This book argues that although anti-semitism is an evil, it has paradoxically kept Judaism alive and helped its culture flourish, and been a positive force in Jewish life. As anti-semitism has diminished, the Jewish community has lost its way in the unceasing quest for social and political acceptance. As a pariah people, divided from the gentile world through prejudice and misunderstanding, Jewry saw itself as a separate and alien community. Paradoxically, it is ant-isemitism which has ensured its survival rather than threatening its existence. Now, as a result of social acceptance, the Jewish community throughout the English-speaking world is undergoing a transformation. Jews have ceased to be dedicated to the Jewish heritage and the Jewish community in chaos. No longer is Judaism a unified tradition, providing a solid foundation for the Jewish people. The book points to a series of historical examples illustrating the author's thesis - ways in which antipathy to Jews and Judaism stimulated Jewish life and thought.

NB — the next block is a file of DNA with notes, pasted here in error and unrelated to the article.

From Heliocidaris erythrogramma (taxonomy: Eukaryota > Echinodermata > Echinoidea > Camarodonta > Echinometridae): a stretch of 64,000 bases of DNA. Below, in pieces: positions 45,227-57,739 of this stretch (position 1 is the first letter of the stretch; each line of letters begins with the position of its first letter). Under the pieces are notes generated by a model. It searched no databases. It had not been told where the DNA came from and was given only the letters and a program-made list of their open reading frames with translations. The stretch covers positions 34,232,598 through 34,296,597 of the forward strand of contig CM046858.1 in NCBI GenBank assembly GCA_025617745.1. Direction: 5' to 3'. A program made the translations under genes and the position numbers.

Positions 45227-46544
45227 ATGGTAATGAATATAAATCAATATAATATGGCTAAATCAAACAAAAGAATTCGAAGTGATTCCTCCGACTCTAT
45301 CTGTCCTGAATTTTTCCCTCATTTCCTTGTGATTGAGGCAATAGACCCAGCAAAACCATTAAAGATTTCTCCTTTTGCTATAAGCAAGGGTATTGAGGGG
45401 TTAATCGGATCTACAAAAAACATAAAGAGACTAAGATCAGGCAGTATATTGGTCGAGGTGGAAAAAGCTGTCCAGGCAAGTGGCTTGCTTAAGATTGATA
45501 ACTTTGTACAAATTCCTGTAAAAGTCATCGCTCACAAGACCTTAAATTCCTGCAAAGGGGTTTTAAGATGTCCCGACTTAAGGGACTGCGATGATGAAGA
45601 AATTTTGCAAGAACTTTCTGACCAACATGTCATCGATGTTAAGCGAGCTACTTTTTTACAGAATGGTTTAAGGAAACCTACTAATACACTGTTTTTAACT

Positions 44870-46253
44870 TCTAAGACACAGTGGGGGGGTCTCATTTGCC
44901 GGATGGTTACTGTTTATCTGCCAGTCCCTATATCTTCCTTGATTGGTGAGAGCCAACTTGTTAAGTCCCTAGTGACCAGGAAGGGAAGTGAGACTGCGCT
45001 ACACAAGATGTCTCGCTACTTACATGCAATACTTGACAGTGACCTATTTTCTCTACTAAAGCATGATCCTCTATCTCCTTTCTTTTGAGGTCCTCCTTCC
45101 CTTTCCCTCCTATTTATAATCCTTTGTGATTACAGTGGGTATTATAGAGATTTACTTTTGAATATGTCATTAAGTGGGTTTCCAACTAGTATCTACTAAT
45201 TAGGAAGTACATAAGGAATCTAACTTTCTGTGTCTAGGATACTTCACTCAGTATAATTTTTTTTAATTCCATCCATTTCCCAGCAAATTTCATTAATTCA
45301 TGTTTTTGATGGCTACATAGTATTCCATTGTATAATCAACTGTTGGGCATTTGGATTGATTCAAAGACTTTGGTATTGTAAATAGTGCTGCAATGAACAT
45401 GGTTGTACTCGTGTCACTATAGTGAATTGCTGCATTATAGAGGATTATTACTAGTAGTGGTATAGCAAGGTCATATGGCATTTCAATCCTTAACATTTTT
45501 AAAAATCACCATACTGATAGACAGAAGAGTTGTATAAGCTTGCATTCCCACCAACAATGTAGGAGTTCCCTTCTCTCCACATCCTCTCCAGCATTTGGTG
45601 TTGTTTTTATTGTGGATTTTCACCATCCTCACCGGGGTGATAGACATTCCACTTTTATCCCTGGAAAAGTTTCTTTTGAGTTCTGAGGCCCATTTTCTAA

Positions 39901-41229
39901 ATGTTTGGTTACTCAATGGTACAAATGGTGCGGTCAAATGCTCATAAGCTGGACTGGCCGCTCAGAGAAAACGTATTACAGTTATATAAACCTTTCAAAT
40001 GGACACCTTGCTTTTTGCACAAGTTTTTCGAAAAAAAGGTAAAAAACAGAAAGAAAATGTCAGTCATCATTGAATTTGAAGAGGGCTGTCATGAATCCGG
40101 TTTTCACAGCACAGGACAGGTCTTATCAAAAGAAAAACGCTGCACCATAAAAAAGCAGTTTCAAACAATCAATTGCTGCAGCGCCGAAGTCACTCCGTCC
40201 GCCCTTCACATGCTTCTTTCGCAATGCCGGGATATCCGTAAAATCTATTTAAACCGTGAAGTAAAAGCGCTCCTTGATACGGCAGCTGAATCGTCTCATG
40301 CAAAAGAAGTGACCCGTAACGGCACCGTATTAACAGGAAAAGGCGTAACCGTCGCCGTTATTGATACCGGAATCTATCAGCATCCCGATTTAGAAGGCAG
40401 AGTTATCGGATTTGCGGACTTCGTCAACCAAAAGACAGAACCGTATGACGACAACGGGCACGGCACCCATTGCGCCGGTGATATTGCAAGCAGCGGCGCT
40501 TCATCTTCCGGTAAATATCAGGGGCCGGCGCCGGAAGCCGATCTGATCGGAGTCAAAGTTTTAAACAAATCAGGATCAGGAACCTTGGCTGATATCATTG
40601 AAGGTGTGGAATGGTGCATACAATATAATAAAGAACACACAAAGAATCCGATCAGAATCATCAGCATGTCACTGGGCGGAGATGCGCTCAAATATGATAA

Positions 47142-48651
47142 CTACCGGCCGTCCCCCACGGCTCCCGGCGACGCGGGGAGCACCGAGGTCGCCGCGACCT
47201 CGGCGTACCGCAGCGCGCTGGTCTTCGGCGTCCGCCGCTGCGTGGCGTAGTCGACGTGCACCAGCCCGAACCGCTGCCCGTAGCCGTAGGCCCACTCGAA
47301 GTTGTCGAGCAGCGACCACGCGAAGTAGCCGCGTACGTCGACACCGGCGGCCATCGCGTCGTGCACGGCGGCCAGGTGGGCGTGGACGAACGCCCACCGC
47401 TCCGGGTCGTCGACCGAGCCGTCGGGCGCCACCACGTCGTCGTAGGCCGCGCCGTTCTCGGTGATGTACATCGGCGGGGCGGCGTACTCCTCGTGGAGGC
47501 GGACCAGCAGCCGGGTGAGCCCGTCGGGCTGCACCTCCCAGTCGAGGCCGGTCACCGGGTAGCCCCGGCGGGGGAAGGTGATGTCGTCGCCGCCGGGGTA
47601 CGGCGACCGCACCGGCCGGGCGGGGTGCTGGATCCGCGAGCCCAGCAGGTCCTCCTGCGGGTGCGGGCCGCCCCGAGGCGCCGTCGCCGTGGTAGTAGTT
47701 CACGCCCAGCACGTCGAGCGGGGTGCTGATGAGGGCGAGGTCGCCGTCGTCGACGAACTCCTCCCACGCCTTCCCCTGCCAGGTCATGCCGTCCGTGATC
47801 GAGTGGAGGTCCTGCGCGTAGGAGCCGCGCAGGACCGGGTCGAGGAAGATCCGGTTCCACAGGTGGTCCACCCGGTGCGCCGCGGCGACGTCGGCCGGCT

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(198mm x 129mm x 25mm)
Continuum International Publishing Group Ltd.
Publisher: Bloomsbury Publishing PLC
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Author Biography - Dan Cohn-Sherbok
Rabbi Dan Cohn-Sherbok has a PhD in Philosophy from Cambridge University (UK) and an honorary doctorate in divinity from the Hebrew Union College-Jewish Institute of Religion. He has written numerous books, including The Blackwell Dictionary of Judaica and Fifty Key Jewish Thinkers. He is currently Professor of Judaism at the University of Wales, Lampeter, Wales. Previous books include The Crucified Jew: